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Tiger Woods admits "transgressions," offers no details

THOUSAND OAKS, Calif. — With a public apology and another appeal for privacy, Tiger Woods acknowledged Wednesday that he let his family down with unspecified "transgressions" that he regrets with "all of my heart."

"I have not been true to my values and the behavior my family deserves," Woods said on his Web site following a magazine report of an affair.

It was his longest statement since a middle-of-the-night car crash outside his home last week set off the greatest media scrutiny of Woods' career and his 5-year-old marriage to former model Elin Nordegren. He did not go into detail and said he would deal with his "personal failings" with his family.

Shortly after the investigation of the car accident ended Tuesday with a $164 citation for careless driving, Us Weekly reported that a Los Angeles cocktail waitress said she had a 31-month affair with the world's No. 1 golfer.

About three hours before Woods' statement, the magazine released what it said was a voice mail — provided by the waitress, Jaimee Grubbs — that Woods left on her phone three days before his accident.

"I will strive to be a better person and the husband and father that my family deserves," Woods said on his Web site. "For all of those who have supported me over the years, I offer my profound apology."

Woods' career — as a golfer, a pitchman and perhaps the most recognized athlete in the world — has been largely without blemish since he turned pro at age 20.

Three of his sponsors — Nike, Gatorade and EA Sports — expressed support or commitment to Woods.

In the most critical comment from a player, Jesper Parnevik said he owed Nordegren an apology for introducing her to Woods. She once worked as a nanny for the Parnevik family.

"We probably thought he was a better guy than he is," Parnevik told the Golf Channel from West Palm Beach.

Minnesota Vikings kicker Ryan Longwell lives in the same Isleworth gated community as Woods, and said it was "crazy" in the neighborhood. He said his wife told him paparazzi were everywhere and helicopters hovered overhead.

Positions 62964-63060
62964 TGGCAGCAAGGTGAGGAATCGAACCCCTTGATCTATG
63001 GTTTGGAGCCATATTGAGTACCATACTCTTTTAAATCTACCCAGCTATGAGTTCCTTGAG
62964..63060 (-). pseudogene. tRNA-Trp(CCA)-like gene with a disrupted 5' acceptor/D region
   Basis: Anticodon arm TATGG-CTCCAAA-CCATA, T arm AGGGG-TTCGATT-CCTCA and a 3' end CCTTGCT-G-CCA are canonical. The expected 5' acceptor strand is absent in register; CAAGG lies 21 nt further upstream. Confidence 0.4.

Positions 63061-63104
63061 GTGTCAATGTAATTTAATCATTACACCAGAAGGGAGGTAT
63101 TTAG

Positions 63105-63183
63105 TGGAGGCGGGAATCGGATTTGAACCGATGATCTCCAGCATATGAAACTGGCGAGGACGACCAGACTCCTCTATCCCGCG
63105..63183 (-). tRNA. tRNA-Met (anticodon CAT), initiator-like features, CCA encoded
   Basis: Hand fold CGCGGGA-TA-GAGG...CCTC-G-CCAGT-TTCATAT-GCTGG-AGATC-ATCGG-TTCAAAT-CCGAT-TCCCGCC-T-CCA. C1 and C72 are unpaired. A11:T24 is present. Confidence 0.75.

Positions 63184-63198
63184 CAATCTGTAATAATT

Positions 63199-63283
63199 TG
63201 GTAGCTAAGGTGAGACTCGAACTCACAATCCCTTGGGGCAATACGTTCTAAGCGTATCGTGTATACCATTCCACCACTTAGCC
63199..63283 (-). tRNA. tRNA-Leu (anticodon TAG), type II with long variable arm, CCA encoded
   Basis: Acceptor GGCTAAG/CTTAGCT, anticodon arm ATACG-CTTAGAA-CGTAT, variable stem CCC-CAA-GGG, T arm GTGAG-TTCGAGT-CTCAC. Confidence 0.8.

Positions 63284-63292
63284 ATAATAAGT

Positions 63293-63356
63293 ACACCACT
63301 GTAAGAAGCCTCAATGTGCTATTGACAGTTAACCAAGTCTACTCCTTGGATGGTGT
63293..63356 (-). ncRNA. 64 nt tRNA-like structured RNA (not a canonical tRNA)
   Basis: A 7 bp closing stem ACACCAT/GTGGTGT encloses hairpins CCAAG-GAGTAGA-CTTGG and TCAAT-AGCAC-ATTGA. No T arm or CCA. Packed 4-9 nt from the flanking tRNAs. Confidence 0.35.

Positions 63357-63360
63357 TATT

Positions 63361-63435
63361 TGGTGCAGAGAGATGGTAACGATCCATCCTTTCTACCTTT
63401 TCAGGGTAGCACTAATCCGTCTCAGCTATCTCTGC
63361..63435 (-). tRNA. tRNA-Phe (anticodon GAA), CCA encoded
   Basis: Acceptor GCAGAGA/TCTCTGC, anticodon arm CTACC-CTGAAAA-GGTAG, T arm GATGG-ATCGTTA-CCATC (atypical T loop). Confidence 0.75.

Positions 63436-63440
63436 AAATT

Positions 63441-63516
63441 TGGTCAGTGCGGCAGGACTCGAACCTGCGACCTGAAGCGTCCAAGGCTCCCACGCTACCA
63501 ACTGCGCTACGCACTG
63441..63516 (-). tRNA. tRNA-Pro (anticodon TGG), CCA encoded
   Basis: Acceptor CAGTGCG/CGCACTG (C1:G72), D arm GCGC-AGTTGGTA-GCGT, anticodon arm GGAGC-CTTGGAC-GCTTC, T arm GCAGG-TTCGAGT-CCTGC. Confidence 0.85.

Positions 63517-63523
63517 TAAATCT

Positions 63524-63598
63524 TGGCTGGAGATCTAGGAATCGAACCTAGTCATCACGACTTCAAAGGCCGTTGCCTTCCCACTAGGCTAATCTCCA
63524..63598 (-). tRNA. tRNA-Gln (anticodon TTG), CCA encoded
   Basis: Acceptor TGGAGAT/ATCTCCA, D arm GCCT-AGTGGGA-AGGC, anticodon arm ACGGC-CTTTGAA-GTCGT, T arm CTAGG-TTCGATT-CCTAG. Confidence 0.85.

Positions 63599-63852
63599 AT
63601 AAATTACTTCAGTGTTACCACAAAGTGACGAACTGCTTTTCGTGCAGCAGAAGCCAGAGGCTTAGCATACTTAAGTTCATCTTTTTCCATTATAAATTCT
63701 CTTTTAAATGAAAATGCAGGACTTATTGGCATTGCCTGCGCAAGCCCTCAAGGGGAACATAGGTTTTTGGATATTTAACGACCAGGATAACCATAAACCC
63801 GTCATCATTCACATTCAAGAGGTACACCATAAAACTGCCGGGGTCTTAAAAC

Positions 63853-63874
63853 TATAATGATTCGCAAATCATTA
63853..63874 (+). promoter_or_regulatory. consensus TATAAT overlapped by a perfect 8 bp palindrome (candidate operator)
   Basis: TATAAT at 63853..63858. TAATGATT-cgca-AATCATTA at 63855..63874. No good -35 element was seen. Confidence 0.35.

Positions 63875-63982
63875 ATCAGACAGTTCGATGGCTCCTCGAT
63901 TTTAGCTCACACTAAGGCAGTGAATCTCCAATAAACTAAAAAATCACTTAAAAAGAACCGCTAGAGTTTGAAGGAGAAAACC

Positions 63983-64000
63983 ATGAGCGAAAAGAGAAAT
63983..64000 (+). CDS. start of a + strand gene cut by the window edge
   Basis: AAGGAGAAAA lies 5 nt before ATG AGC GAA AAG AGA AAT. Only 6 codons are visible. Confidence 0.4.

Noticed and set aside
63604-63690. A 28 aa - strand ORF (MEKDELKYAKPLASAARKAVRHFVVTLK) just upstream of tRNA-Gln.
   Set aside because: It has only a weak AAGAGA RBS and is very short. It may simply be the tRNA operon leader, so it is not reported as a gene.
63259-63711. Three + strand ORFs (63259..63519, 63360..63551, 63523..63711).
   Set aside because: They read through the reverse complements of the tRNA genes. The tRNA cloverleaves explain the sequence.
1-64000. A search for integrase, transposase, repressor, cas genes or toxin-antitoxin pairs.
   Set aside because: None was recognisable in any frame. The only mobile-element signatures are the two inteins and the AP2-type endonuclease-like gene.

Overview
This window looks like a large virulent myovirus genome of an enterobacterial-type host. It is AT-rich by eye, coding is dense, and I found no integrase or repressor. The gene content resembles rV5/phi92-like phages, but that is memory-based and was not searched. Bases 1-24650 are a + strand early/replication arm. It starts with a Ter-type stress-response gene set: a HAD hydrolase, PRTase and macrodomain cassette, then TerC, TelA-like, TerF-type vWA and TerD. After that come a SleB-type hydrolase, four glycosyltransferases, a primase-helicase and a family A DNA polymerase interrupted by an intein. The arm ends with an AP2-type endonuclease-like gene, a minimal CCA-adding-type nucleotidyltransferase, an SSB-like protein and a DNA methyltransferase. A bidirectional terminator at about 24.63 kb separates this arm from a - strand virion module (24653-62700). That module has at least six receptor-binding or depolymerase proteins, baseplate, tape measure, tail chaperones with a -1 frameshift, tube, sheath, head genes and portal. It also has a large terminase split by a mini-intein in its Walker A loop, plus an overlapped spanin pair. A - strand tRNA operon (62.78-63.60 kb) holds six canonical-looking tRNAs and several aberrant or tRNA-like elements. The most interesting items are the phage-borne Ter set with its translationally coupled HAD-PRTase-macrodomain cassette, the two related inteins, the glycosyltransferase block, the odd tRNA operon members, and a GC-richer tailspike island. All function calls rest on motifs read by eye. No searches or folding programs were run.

In its final report released Wednesday, the Florida Highway Patrol said Woods caused $3,200 in property damage, was not wearing a seat belt and was traveling 30 mph in a 25 mph zone.

The six-page report — which did not include statements from Woods, his wife or any witnesses — said Woods' SUV rubbed up against bushes, crossed over a curb, onto a grass median and into a row of hedges before striking the fire hydrant and a tree. Damage to his Cadillac Escalade was estimated at $8,000.

Far more damaging to his image was the Us Weekly story.

Grubbs told the magazine she met Woods at a Las Vegas nightclub the week after the 2007 Masters — two months before Woods' wife gave birth to their first child.

In the voice mail released by the magazine, a man says to Grubbs:

"Hey, it's, uh, it's Tiger. I need you to do me a huge favor. Um, can you please, uh, take your name off your phone. My wife went through my phone. And, uh, may be calling you. If you can, please take your name off that and, um, and what do you call it, just have it as a number on the voice mail, just have it as your telephone number. That's it, okay. You gotta do this for me. Huge. Quickly. All right. Bye."

The Associated Press could not confirm Woods was the caller.

Woods' limited response after the crash — the first statement Friday spoke of a "minor accident" — fueled speculation about a domestic dispute.

"The stories in particular that physical violence played any role in the car accident were utterly false and malicious," Woods said.

According to the magazine, Grubbs said she was 21 when first approached by Woods in Las Vegas. The magazine said that meeting "progressed into a clandestine on-and-off affair."

"I hope he can forgive me for doing this, and I know he probably can't," Grubbs is quoted as saying. "Whatever happens with Elin, I hope Tiger and I can reconnect and remain good friends."

'Transgressions' has Google busy

What's in a word?

Well, for Internet searchers, many aren't quite sure.

When Tiger Woods apologized Wednesday for "transgressions" after Us Weekly posted a voicemail of the world's No. 1 golfer talking to an alleged mistress, confused readers flooded Google with searches of the word in search for clarity.

Google Trends, which lists in real-time the fastest rising searches on Google, lists "transgressions" as No. 1.

The search engine gave the query its highest ranking: volcanic.

We checked the Merriam Webster's Collegiate Dictionary for the definition:

• An act, process, or instance of transgressing: as a: infringement or violation of law, command, or duty b: the spread of the sea over land areas and the consequent uncomfortable deposit of sediments on older rocks

Detroit Free Press

Tiger Woods admits "transgressions," offers no details 12/02/09 [Last modified: Wednesday, December 2, 2009 11:58pm]
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